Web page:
The for-profit education industry was dealt a blow last month when ITT Educational Services filed for Chapter 7 liquidation.
The move came after the debtor suffered from a series of fraudulent lending practice allegations from federal and state attorneys general, as well as regulatory bodies including the Department of Education. The Carmel, Indiana-based for-profit college operator was accused in recent years of making fraudulent loans under its student lending programs. Similar issues arose in the 2014 bankruptcy filing of Corinthian Colleges.
A bankruptcy filing strips for-profit school operators of their access to federally backed Title IV funds, which they are dependent on to run their institutions. Thus, Chapter 11 is a means for these companies to find a suitor or, as in the case of ITT, liquidate in Chapter 7, as opposed to reorganizing as a going concern.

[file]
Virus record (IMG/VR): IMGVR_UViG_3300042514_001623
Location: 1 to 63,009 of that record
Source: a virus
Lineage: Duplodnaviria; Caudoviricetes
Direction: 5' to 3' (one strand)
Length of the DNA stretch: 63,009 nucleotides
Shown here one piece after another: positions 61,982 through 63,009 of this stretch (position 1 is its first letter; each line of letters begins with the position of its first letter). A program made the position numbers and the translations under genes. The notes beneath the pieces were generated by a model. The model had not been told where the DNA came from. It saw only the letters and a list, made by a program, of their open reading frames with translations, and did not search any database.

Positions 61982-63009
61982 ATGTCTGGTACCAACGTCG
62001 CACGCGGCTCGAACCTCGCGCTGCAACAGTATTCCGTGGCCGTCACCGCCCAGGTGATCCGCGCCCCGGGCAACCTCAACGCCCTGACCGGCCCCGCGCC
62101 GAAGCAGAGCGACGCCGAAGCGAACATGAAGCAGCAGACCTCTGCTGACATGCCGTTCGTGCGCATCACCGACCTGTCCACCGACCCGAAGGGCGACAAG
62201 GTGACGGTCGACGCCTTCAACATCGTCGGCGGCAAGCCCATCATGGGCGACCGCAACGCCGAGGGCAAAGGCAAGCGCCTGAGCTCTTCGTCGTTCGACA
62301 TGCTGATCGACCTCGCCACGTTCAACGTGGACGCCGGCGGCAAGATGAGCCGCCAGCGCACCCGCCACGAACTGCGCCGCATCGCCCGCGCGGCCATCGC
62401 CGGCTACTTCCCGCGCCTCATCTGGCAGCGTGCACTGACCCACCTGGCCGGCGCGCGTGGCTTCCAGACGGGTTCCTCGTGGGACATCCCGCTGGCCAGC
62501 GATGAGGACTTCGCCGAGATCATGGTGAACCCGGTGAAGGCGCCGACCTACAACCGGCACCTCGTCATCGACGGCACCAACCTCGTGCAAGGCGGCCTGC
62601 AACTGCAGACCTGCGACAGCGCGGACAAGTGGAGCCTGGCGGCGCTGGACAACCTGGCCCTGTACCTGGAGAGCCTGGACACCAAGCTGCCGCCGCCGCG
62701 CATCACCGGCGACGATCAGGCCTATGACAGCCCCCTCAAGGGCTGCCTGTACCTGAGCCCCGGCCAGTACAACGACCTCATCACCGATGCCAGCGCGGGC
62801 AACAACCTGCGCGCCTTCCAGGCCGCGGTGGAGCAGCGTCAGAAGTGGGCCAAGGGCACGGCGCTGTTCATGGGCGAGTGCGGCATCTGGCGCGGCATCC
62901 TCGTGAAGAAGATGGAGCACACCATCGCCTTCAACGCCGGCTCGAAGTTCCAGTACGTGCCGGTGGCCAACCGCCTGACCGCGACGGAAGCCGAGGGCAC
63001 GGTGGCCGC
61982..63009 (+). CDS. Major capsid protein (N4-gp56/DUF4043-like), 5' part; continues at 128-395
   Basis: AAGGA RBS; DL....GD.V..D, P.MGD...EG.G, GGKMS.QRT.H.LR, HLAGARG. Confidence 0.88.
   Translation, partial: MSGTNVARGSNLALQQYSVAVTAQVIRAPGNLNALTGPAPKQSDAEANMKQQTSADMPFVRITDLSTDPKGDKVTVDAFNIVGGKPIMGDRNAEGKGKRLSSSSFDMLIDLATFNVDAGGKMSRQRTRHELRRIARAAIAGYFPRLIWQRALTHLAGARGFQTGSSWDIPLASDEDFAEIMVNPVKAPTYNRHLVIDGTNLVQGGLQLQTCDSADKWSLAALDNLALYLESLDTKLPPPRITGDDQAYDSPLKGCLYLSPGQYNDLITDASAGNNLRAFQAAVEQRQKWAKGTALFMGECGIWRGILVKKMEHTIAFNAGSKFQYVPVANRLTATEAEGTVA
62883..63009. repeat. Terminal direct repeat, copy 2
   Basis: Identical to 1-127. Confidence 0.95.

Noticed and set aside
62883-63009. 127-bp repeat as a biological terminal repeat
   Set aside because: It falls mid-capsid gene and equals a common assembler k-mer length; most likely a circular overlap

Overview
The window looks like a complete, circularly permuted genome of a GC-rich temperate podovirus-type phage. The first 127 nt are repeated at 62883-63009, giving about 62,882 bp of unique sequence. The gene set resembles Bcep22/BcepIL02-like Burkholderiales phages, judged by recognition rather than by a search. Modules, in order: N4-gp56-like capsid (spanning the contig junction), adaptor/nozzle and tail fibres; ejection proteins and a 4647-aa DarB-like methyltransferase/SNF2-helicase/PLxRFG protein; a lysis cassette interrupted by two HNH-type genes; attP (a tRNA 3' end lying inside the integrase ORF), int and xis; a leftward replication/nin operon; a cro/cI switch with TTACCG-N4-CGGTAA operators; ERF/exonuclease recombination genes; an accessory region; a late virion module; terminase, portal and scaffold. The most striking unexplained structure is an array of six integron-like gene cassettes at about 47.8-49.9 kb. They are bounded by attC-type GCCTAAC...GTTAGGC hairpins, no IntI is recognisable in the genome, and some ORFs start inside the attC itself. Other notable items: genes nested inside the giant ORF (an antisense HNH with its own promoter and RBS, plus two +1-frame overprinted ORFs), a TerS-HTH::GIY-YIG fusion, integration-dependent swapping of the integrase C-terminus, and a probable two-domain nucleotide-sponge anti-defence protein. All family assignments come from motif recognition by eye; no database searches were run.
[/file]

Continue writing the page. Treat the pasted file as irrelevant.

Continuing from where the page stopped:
Joseph D’Angelo, a partner with Carl Marks Advisors, joined with Debtwire to discuss these issues and more on this month’s edition of the Middle Market Junction. D’Angelo previously represented the secured lenders in Corinthian’s bankruptcy filing.
Click here to listen to the podcast.